Let me introduce myself...I'm Jody Brady, director of the Round Hill Appalachian Trail Festival. With the festival postponed, the A.T. closed and the coronavirus still raging, we're missing the Trail. We understand the need to keep our distance from both the Trail and each other. Still, that doesn't mean we can't be Trail advocates even now.
Living a half mile from the A.T. (as the crow flies), my husband and I know first-hand some of the challenges the Trail faces. I'm not talking about maintenance or over-crowding. I'm talking about invasive plants. Plants that don't belong in our local ecosystems and that can outcompete native species. Plants that don't feed our insects and wildlife.
Here on a slope of the Blue Ridge Mountains, we work just about every day to dig out barberry, wineberry and multi-flora rose. We pull garlic mustard and Japanese stilt grass. We make room for the comeback of cutleaf toothwort and wild geraniums. We help support biodiversity.
A good number of the invasives we're pulling jumped ship from people's gardens. They're exotic plants bought at nurseries: ajuga and periwinkle, multi-flora rose and barberry. They don't support our pollinators or other wildlife. If, instead, we all plant species native to our ecosystems, we can still have beautiful gardens—and we'll have the added benefit of more "neighbors," like birds and butterflies.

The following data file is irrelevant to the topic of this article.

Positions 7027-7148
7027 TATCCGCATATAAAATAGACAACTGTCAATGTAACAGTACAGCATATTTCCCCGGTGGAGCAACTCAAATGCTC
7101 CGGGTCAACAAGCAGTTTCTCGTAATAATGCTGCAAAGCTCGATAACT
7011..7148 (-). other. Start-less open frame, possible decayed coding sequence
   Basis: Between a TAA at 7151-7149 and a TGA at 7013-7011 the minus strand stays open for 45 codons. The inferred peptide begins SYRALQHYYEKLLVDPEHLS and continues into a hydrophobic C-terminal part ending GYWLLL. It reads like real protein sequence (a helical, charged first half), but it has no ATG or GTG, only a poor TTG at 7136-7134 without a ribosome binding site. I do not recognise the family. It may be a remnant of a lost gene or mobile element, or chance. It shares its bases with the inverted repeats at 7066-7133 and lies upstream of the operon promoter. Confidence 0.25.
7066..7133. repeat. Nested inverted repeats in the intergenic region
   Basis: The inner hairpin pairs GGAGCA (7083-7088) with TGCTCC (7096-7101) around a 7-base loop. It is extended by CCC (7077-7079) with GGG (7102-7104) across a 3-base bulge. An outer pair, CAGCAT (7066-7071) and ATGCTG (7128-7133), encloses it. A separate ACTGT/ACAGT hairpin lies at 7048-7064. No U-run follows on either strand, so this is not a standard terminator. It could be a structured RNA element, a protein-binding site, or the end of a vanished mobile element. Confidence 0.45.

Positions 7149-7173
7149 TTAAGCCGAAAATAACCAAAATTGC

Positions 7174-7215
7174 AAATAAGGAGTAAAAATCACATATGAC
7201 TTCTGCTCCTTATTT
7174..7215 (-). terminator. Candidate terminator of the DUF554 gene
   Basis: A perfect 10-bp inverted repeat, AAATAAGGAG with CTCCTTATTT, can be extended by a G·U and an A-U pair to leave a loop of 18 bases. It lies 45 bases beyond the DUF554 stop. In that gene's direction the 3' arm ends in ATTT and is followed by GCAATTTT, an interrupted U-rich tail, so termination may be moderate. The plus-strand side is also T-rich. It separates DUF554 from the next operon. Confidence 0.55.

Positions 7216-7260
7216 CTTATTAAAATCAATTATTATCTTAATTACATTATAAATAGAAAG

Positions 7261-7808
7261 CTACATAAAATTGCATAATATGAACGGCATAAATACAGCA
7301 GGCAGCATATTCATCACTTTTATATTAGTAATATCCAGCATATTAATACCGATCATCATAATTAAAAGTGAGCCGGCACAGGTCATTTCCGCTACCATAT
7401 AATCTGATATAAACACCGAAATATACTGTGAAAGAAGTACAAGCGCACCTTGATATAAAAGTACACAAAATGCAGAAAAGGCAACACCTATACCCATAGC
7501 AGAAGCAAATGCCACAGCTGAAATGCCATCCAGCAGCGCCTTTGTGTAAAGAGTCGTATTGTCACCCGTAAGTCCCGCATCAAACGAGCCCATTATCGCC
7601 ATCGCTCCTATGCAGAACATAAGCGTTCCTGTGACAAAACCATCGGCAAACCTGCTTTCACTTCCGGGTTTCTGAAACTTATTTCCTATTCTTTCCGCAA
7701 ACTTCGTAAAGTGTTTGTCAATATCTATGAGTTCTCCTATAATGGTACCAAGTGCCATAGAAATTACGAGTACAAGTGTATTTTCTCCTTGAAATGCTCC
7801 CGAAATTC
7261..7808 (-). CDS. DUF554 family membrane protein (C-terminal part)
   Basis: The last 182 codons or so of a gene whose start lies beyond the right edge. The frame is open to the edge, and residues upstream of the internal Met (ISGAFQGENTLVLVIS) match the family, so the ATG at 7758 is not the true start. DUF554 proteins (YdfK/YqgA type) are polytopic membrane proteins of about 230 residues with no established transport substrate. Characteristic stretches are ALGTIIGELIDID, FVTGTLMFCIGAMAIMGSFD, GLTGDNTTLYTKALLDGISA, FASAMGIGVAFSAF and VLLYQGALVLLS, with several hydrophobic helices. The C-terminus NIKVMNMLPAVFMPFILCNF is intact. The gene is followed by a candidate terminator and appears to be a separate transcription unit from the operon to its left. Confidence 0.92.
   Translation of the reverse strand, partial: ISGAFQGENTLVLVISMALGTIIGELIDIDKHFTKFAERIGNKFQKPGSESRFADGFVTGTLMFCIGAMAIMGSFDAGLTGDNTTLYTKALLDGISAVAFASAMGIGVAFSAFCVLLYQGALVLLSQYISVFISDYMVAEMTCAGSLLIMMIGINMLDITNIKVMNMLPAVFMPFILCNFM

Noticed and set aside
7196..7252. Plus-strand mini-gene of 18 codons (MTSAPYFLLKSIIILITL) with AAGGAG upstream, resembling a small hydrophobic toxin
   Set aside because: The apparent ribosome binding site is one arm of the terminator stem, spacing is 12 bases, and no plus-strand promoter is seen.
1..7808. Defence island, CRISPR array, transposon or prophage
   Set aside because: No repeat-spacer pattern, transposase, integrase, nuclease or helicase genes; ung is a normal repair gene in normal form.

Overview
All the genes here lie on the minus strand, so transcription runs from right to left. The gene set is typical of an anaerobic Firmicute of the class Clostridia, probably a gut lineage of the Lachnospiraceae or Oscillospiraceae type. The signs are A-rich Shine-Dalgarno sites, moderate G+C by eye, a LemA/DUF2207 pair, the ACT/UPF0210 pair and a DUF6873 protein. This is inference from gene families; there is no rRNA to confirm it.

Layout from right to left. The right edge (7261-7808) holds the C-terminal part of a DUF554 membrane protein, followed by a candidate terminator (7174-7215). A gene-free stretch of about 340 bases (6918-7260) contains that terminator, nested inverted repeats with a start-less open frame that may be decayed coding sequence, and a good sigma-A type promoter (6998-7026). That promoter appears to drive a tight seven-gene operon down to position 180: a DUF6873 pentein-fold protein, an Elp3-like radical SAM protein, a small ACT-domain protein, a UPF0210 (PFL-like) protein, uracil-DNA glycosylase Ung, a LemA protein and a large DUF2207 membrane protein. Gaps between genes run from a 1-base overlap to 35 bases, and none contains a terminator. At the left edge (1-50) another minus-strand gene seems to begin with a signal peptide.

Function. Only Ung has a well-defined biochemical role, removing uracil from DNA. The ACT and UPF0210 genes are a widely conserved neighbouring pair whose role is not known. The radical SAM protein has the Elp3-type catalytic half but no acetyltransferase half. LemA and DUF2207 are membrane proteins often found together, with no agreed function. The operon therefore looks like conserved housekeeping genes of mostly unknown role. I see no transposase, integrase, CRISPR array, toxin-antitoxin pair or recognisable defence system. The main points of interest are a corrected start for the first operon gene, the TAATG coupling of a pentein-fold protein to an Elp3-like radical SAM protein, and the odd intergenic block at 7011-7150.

Even if you don't live as close to the A.T. as we do, you can support our parks and wild spaces just by following two simple steps: Pull invasives, plant natives.
Here are some of the plants you make room for when you remove invasives:
Round Hill AT: Join us in bringing together local friends and family to get outside. Let’s discover our amazing backyards — from national treasures like the Appalachian Trail to new local and regional parks.